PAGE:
“Burma’s parliament will meet for the first time in 22 years on Jan. 31. Senior General Than Shwe has appointed nearly 400 military officers to fill the 25 percent of seats reserved for the military in the country's national, state and regional legislatures,” says Suzanne DiMaggio, Asia Society’s Vice President for Global Policy Programs. “According to the 2008 constitution, Burma's leaders are required to form a new government by Feb. 5 (three months after the election was held). It is widely assumed that Than Shwe will appoint himself to fill the role of president, with Tin Aung Myint Oo as his vice president. A second vice president is expected to be named. It is clear that the generals who have been recycled into political life will remain at the helm of government for at least one or two five-year terms. This does not augur well for prospects that the newly elected (and appointed) parliament will bring immediate or near-term political reform to Burma. In fact, it may be years, if not decades, before the real significance of this transition becomes apparent. Against this backdrop, the United States should remain vigilant with regard to the postelection government’s attitudes toward democratization, national reconciliation, and human rights and, at the same time, continue and even step up efforts to pursue an engagement process aimed at promoting a better understanding of these objectives among Burma’s future leaders.”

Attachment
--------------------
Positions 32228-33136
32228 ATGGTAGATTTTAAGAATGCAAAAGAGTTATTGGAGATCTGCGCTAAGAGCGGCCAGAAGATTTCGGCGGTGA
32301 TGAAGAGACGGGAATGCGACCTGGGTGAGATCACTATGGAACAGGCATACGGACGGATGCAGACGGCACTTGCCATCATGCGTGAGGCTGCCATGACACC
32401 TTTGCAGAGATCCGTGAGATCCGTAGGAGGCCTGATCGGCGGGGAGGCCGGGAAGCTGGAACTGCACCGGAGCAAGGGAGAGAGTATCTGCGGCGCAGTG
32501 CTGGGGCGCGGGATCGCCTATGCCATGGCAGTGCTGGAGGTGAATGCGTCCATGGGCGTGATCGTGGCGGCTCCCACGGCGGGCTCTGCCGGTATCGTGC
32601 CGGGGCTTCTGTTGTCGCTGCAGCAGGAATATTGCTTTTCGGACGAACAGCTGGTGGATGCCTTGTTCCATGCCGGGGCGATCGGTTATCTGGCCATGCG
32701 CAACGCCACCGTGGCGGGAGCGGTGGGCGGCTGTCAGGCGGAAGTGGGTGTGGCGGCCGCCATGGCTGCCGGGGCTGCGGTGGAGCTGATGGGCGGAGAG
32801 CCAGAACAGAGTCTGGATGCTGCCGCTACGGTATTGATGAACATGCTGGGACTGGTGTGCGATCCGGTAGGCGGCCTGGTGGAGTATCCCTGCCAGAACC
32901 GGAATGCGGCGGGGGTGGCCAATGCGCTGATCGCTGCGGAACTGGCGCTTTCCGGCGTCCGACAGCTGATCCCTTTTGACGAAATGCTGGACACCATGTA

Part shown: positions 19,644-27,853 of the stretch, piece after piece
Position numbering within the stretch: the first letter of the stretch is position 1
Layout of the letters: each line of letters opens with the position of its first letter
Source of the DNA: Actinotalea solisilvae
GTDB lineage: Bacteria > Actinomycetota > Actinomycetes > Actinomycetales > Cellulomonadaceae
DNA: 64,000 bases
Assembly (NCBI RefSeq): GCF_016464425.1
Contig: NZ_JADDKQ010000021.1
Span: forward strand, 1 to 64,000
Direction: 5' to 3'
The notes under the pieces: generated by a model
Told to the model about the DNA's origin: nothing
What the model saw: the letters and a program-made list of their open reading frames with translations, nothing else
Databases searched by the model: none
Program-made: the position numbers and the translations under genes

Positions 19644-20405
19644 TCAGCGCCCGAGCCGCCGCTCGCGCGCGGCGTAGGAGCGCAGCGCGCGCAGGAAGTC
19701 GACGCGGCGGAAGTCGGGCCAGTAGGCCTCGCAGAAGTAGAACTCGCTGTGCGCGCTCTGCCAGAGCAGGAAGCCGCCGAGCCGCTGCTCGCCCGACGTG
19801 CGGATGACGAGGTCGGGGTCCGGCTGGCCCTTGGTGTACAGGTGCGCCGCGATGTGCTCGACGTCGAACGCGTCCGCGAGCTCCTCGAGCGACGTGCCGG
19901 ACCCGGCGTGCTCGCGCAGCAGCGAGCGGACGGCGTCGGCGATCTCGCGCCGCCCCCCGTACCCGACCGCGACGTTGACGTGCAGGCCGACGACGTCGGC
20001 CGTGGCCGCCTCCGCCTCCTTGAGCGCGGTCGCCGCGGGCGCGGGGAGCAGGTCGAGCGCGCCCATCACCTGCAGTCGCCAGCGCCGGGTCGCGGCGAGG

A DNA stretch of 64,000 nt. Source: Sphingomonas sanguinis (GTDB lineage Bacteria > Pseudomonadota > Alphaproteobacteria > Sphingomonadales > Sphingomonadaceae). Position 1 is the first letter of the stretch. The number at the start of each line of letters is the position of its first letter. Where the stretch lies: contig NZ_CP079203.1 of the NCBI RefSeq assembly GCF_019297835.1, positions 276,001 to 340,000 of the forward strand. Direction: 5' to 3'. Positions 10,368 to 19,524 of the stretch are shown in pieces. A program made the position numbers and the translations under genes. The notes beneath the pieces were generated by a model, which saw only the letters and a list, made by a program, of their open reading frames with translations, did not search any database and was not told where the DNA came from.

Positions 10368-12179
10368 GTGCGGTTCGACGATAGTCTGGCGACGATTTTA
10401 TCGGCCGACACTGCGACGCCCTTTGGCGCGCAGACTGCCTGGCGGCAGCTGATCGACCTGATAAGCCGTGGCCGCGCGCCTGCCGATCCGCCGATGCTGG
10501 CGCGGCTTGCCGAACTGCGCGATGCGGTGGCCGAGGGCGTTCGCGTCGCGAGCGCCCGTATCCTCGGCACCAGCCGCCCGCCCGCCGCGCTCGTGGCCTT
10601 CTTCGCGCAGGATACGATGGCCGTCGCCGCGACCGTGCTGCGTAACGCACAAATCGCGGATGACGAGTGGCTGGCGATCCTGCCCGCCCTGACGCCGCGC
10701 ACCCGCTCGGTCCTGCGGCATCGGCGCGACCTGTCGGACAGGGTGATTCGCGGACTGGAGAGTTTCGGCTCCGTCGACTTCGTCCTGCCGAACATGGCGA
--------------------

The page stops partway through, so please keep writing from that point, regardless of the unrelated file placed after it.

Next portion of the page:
Suzanne, who is based in New York, is Director of the Asia Society’s Task Force on U.S. Policy toward Burma/Myanmar. To arrange an interview, contact the Asia Society communications department at 212-327-9271 or email@example.com.